Ruth George MP brings Glossop family to meet Minister about Legal Aid at inquests

Ruth with Andrew and Angela Pownall and government minister, Paul Maynard MP

High Peak MP Ruth George has been making the case in Parliament for bereaved families to have legal representation at an inquest into the death of their loved one where state agencies were involved.

The Government reviewed the issue last year but failed to involve affected families and reported in February that they would not be granting legal aid in most cases. 

Ruth said: “When someone you love has died in the care of public organisations, it’s incredibly important for families to find out what happened and if any lessons can be learned to help in future.  

“State organisations are always represented by barristers at an inquest. It’s grossly unfair to expect families to represent themselves when they are also grieving, and often hearing for the first time exactly how their loved one died.

“Having legal representation helps families through the traumatic process, and to press organisations as to whether there was anything more they could or should have done to prevent the death.  Those valuable lessons can help prevent more tragedies in future.

“After raising the issue in a speech and questions in Parliament, I was offered a meeting with Justice Minister Paul Maynard. I felt the Minister needed to hear directly from families about their experience and why legal support was so important, so I asked if Andrew and Angela Pownall from Glossop could attend as well.”

Angela suffered the tragic loss of her son Adrian in December 2016 when, in spite of repeated calls for help to Mental Health services, support was not available.  When police found Adrian after he had taken an overdose, they took him to Tameside A&E. However, Arian left before he was triaged.  The hospital did not realise the urgency of his situation and did not alert the police or his family that he had left.

Angela and Andrew felt that if all the services had worked as they should, Adrian would have received the crisis support he needed.  Once he was in the hospital, his state should have been recorded by staff and police alerted when he left.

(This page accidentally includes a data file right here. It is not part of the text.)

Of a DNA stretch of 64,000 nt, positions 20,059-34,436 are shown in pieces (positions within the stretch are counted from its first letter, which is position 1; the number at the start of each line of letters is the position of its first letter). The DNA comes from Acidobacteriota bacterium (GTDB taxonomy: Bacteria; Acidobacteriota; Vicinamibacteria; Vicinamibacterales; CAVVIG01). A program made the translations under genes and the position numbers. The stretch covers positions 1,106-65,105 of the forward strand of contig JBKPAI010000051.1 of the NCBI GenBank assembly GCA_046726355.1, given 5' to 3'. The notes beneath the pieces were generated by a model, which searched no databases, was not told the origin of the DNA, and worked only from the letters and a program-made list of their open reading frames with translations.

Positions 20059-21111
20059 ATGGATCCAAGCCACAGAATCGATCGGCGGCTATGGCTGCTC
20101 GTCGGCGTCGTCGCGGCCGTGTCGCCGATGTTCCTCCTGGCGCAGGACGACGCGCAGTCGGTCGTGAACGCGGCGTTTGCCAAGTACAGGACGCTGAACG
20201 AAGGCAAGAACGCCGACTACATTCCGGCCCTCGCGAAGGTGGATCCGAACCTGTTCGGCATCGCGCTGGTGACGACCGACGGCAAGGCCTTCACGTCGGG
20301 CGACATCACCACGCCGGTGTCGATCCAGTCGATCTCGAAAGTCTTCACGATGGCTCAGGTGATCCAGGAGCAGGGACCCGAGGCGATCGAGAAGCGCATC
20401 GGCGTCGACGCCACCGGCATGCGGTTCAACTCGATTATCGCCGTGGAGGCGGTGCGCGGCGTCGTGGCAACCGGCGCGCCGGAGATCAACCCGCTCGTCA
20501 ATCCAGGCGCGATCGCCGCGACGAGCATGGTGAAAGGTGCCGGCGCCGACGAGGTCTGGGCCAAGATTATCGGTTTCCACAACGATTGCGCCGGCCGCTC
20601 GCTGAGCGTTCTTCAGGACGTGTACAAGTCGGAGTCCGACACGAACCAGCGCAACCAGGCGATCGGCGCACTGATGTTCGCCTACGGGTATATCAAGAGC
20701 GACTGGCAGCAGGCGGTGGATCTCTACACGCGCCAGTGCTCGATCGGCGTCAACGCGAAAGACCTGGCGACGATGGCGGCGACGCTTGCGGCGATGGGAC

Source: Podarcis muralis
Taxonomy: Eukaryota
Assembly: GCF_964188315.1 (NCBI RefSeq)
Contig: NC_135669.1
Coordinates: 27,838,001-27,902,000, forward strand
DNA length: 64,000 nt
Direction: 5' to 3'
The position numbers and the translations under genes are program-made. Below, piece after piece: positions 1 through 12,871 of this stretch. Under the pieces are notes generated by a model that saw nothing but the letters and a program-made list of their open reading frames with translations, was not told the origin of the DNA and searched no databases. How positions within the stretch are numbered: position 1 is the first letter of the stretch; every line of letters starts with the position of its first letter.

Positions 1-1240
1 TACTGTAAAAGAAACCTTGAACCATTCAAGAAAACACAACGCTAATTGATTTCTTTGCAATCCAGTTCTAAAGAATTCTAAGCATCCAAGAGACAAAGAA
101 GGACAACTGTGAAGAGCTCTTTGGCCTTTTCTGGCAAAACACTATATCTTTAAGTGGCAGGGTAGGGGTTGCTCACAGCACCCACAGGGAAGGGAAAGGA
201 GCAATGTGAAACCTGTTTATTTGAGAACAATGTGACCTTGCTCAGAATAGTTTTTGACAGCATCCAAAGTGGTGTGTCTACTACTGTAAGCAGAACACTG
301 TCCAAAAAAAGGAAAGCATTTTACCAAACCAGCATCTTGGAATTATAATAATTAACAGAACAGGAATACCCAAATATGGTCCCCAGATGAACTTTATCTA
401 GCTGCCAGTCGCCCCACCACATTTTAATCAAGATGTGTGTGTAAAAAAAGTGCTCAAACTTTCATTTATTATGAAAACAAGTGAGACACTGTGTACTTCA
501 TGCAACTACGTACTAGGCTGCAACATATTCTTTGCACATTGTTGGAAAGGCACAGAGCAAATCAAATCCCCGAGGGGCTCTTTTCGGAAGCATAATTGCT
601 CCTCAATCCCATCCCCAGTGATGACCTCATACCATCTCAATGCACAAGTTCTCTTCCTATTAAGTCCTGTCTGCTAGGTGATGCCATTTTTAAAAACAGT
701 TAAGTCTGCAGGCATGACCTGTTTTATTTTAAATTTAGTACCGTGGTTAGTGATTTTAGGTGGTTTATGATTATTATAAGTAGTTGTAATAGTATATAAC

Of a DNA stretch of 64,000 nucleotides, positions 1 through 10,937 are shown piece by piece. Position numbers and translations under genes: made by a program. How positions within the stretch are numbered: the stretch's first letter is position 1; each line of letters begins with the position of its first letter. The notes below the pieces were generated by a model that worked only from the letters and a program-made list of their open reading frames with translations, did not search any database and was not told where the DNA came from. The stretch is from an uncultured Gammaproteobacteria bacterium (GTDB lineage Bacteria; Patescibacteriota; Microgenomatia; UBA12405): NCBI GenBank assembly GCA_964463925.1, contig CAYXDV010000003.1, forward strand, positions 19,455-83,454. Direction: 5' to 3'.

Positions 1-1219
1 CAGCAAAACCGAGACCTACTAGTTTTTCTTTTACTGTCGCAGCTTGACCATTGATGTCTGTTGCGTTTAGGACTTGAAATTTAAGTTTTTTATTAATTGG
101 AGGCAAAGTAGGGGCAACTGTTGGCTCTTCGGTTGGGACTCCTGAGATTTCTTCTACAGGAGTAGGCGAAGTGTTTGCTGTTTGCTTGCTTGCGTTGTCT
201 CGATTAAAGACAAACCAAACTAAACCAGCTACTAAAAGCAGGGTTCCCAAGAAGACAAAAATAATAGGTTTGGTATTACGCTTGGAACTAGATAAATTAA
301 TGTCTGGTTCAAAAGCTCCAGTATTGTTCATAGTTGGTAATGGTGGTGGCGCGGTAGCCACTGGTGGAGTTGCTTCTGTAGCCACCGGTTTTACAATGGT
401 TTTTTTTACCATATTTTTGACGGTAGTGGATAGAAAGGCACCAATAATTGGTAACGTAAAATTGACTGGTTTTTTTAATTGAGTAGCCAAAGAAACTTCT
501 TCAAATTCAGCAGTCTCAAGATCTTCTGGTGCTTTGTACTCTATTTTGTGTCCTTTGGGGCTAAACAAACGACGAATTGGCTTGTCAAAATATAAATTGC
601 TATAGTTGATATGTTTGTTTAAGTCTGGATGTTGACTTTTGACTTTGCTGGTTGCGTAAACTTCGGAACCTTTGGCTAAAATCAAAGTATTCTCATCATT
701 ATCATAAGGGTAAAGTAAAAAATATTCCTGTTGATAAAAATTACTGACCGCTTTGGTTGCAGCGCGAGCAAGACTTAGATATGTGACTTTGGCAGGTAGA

Angela and Andrew had to fight to get legal aid for a barrister to assist them at the inquest, making an already difficult and upsetting process even more stressful.

At the hearing, the couple faced three barristers from the hospital, mental health trust and police.

Having the support of the barrister helped them question the statements made by the organisations and allowed them to make sure their concerns were heard.

At the end of the inquest the Coroner concluded that mental health support should have been available, and that the receptionist at A&E should have been able to record that Adrian was very vulnerable and came in with police and that police should be alerted if he left.

Angela told the Minister how the Coroner’s recommendations meant that the weekend gap in mental health support was now being filled.

A further recommendation, that all A&E departments should log when a vulnerable patient arrives with police, has now been added to A&E computer systems across the country.

Angela said’ “We had to fight so hard to get a barrister, right up to the date of the inquest, making an incredibly tough time for us even more difficult.

“But with the help of the barrister, even only at the end of the process, we got some practical recommendations and I’m so pleased they have been implemented.  I only hope it will help more people in crisis in future.

“I now meet many families in the same situation as we were, who feel they are having to fight in every direction to try and make sure lessons are learned from the death of their loved one.

“I was pleased to be able to go to Parliament and explain it all to the Minister.  He was very sympathetic and it did seem like he was listening.  I hope that in future families will get legal aid automatically if they are contesting evidence from lawyers for state organisations.”

Ruth said: “Angela and Andrew were absolutely brilliant.  They told the minister exactly how the situation affected them, from their own very personal experience, and that’s more powerful than anything.  I hope this will mean we will see change and much better support for families in such a terrible situation.”

Paul Maynard MP said he was considering the evidence he was taking from families and support groups and there would be a report on it in the autumn.

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